The adversary used six mechanized battalions and two tank battalions, the defense ministry’s spokesman said. “As a result of skilled and sophisticated action of the Battlegroup East, the Ukrainian armed forces lost more than 250 persons, sixteen tanks, three mechanized infantry combat vehicles and 21 combat armored vehicles,” Konashenkov stressed. The Russian spokesperson particularly noted that Chief of General Staff Army General Valery Gerasimov was at one of the frontline command posts in this area. 

On Monday, Ukraine’s military said it had no information about a major offensive in the region.

“We do not have such information and we do not comment on any kind of fake,” a Ukrainian army spokesperson told Reuters.

Chinese military experts said the information released by the Russian side such as combat details and latest activity of senior military commanders showed that Moscow is getting more and more confident in terms of intelligence while Ukraine is keeping a low-profile about the development of its operation. After the Russian troops reportedly occupied most of Bakhmut last month with only a small strip under Ukrainian control, Ukraine suffered great casualties in the tough fight, making it really difficult to launch an effective major offensive to push back Russian forces in the short term.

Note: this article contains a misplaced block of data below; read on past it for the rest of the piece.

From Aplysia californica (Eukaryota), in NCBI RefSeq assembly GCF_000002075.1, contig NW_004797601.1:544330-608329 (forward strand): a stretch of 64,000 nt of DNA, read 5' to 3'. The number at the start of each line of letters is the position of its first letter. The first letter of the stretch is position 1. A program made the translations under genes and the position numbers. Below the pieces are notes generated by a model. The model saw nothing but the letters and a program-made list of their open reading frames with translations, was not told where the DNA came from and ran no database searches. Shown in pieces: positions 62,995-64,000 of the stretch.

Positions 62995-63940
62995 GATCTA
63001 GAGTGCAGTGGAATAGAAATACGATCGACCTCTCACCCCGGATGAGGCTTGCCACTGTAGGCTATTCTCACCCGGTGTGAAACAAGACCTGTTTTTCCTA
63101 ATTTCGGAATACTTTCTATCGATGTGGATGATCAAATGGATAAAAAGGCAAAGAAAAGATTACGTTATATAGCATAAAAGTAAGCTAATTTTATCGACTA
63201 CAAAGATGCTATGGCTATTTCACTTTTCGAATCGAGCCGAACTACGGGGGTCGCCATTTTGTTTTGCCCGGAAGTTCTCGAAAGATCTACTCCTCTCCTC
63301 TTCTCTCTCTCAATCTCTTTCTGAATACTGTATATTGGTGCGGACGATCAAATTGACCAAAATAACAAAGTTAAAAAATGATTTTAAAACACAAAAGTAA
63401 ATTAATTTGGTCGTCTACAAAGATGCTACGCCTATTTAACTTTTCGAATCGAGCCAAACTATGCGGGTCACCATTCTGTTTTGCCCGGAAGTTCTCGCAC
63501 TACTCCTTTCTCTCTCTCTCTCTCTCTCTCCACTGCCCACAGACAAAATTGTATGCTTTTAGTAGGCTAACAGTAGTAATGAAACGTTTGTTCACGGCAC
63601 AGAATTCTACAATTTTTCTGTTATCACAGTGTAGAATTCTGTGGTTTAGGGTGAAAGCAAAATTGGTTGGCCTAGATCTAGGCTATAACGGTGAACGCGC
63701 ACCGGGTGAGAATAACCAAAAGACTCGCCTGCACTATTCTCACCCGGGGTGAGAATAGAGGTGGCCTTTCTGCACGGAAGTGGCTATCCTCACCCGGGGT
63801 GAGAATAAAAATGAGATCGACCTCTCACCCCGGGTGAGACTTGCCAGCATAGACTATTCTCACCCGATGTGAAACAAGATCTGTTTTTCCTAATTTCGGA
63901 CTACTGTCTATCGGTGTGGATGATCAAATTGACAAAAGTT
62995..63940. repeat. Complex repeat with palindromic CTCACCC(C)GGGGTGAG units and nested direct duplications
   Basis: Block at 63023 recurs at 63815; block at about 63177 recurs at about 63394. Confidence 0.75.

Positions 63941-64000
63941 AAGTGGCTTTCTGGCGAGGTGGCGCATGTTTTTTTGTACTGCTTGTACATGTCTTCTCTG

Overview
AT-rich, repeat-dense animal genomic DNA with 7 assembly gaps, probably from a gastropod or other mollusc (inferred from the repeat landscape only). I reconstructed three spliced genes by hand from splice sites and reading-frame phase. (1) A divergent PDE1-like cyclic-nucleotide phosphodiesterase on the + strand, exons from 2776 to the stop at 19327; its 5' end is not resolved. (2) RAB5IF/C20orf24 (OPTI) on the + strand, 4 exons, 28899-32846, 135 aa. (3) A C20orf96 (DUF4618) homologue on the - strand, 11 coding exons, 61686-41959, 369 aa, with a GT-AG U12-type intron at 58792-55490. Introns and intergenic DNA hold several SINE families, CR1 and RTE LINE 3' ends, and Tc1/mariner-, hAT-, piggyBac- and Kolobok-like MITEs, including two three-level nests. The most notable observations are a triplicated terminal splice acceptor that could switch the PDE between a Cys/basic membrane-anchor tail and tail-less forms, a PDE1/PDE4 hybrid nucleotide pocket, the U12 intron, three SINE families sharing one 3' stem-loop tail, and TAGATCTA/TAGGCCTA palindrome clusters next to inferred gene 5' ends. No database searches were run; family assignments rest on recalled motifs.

Zhang Hong, an associate research fellow at the Institute of Russian, Eastern European and Central Asian Studies of the Chinese Academy of Social Sciences, told the Global Times on Monday that it’s really hard for both sides to realize new military breakthrough at the moment. 

“After a series of fights since more than a year ago, the two sides have built many fortifications alongside the long control line, making them have to pay very high price in every step they try to push forward against each other. This kind of deadlock is a problem, especially for Kiev, as the Western weapon supplies also can’t effectively change the situation of seesaw battles,” Zhang noted.